Power BI: do you need more for your reporting?

By Dries on 8/03/2017


The shortest way from data to insights.

The shortest way between 2 points is the straight line, right? If you don’t agree, and you think that the most efficient route between any point in Belgium and Brussels is via Paris, then you can stop reading. If you – like myself – want to save time and money for yourself and your customers, then please read on.

I have been a BI & reporting professional for almost my entire career now. Regardless of the reporting & BI tools used, the most used feature always was ‘export to excel’. BI tools that cost tens of thousands of euros are quite an expensive Excel export tool, don’t you think?

It is and stays a simple fact that most people want to interactively analyse their data in Excel. Next to that, they want to visualise the data in a compelling way that gives them instant insights. Power BI offers just that: visualize data with the Power BI tools and further analyse the data in Excel, all from the same dataset.

Unless your dataset has a huge volume, the dataset is hosted within Power BI without the need for extra data storage or extra tools between your data sources and Power BI.

If you want to continue using Excel, then crank it up a notch by using Power BI and you’ll get Excel on steroids.

Fantastic, no? Well, not everyone is amused with this (new) kid on the block.

The direct Power BI competitors are afraid. Other competitors now offer their tool in combination with Power BI.

Direct competitors of Power BI (see the gartner magic quadrant) struggle to keep up (or catch up) with new functionalities offered by Microsoft and Power BI. I have seen ‘how to compete with Power BI’ slide decks from these vendors with far-fetched arguments (sometimes misleading or half-truths) trying to convince you why you should not choose Power BI (instead of trying to convince you to buy their product). They are afraid and they should be.

Other competitors try another approach telling you that you can use Power BI together with their product. In fact, they are basically telling you to take the route to Brussels via Paris. (this way, they make sure to collect road toll). Also they have a hard time justifying their position as the ‘middle man’.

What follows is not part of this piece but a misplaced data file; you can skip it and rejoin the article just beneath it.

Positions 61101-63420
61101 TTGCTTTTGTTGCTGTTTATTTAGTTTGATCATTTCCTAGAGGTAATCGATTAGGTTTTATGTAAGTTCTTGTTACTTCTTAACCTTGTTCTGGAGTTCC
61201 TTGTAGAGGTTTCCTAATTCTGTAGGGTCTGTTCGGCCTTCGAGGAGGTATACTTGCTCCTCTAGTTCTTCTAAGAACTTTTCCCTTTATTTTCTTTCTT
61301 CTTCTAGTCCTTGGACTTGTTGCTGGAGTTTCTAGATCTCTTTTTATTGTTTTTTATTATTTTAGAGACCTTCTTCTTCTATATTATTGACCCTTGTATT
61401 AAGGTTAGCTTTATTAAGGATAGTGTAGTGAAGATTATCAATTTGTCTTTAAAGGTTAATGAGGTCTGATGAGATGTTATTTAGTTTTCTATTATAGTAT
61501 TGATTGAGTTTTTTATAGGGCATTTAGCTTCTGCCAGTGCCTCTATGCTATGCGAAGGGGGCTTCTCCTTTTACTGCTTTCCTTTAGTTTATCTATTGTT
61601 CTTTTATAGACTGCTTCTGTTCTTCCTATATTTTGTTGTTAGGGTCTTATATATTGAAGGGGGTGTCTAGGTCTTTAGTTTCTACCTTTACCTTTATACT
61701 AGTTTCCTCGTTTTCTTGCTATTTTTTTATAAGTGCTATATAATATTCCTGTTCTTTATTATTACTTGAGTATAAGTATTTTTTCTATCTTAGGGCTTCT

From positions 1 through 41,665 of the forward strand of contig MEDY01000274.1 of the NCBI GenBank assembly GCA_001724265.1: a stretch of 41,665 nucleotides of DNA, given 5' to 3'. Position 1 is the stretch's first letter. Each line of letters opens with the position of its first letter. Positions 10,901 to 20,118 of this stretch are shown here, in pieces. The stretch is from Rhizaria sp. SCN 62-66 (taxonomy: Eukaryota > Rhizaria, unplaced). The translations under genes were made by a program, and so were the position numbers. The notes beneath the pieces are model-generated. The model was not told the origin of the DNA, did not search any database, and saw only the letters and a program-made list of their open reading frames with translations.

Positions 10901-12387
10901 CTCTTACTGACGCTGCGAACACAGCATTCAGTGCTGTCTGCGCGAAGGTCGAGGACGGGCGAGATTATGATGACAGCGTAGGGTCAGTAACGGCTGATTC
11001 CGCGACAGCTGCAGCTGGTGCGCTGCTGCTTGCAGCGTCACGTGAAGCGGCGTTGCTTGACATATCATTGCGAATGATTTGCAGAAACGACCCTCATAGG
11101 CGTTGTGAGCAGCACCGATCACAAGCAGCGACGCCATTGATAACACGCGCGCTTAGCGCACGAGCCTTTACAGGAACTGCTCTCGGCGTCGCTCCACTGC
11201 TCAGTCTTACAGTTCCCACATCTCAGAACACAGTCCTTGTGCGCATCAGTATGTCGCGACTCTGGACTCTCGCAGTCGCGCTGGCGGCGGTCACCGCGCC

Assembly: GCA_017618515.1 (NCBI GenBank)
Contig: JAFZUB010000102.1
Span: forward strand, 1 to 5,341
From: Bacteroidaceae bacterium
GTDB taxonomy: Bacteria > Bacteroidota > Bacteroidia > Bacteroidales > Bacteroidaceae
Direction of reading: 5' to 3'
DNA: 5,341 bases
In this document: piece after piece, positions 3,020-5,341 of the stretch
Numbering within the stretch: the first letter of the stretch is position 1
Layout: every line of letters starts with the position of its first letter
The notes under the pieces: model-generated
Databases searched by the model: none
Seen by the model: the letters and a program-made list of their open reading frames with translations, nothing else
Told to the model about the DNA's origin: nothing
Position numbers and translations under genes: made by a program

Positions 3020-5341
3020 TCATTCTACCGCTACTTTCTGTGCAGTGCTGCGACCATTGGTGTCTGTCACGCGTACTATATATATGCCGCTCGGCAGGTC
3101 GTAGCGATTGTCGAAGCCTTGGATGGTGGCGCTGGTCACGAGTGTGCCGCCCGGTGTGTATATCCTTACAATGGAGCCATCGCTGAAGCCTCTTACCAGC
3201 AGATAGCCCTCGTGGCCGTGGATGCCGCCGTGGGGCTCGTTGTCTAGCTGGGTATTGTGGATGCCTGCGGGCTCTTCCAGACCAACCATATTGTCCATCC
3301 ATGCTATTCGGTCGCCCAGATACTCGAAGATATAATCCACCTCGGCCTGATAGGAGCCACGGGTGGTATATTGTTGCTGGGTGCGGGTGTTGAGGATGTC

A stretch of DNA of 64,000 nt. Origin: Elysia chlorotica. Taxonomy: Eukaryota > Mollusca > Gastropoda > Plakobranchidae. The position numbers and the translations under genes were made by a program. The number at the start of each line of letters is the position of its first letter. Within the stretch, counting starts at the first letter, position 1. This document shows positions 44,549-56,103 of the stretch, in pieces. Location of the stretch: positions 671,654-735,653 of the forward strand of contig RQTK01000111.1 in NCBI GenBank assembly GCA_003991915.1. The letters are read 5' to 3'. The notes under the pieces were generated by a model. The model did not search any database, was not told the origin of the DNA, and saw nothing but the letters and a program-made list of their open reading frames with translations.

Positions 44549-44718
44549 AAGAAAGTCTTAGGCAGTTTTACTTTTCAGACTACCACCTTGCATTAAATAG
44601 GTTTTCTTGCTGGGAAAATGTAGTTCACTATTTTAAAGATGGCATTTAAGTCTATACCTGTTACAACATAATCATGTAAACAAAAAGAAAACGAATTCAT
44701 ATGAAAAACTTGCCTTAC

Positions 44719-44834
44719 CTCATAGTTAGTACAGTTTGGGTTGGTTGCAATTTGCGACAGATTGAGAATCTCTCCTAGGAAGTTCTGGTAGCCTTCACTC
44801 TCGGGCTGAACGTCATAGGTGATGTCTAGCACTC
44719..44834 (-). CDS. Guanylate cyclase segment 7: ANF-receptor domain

For very specific features or circumstances, other BI tools may still be considered (to complement Power BI), but in most cases – especially for SME’s – Power BI will cover the needs. (and for the price of competitor’s licenses, you already have weeks worth of implementation)

If you just started or are to start your BI & analytics endeavours, you can jumpstart with Power BI. Or maybe you first want to get advice from your IT partner or you have to follow corporate standards.

So why doesn’t my (Microsoft) IT partner propose me Power BI straight away?

There are a few reasons I can think of why Power BI would not be the first choice of offer for an IT partner.

  • Long-time investments and partnerships with other (fit-for-purpose) reporting & BI tool vendors
  • (Recurring) income from license and maintenance fees which are virtually non-existing with Power BI
  • A lack of knowledge of Power BI technology
  • A lack of knowledge of business intelligence & analytics

Most (one-stop-shop) IT partners are specialized in installing, implementing and maintaining hardware and/or operational (transactional processing of data) software like ERP, CRM, CMS, WMS, DMS, …

Business intelligence & analytics though is another ball game that relies on analytical processing of data.

With Power BI you are not limited to reporting on a single data source. With Power BI you can create integrated reporting views on data coming from several data sources from different vendors and platforms.

Bottom-line: it is always a good idea to at least also listen to a (Power) BI professional that knows the possibilities and limitations best.


Usage scenarios for Power BI

Microsoft Power BI are open, modern and flexible tools & technology that allow usage in a number of different scenarios like:

  • Traditional reporting, BI & analytics (forecasting, clustering, correlation, …).
  • Monitoring & real-time dashboarding of streaming data (sensors, IoT, events, …) or by means of life connections to data sources.
  • Integrated with Big data, Advanced analytics, Machine learning, Artificial intelligence, … solutions
  • Embedded reporting/dashboarding in Apps, Portals, …

· …

Straightening out some Power BI misconceptions

There are some misconceptions about Power BI that I read here and there lately. I want to straighten out at least a few of them here.

‘you need Office 365 to use Power BI’: INCORRECT, Power BI is a Microsoft cloud service that can be used and provisioned without Office 365.

‘your Power BI dataset has to be in the cloud’: INCORRECT, a Power BI dataset can be hosted in SQL Server Analysis services on-premise.

‘you have to use either Power BI or Excel’: INCORRECT, both Power BI (for visualisations) and Excel (for analysis) connect to the same dataset.

‘Power BI is too young to be mature’: INCORRECT, the Power BI tools as such only exist for about 2 years, but the technology behind Power BI has been there since SQL Server 2012 and PowerPivot for Excel 2010.

Business Intelligence
Power BI
Power BI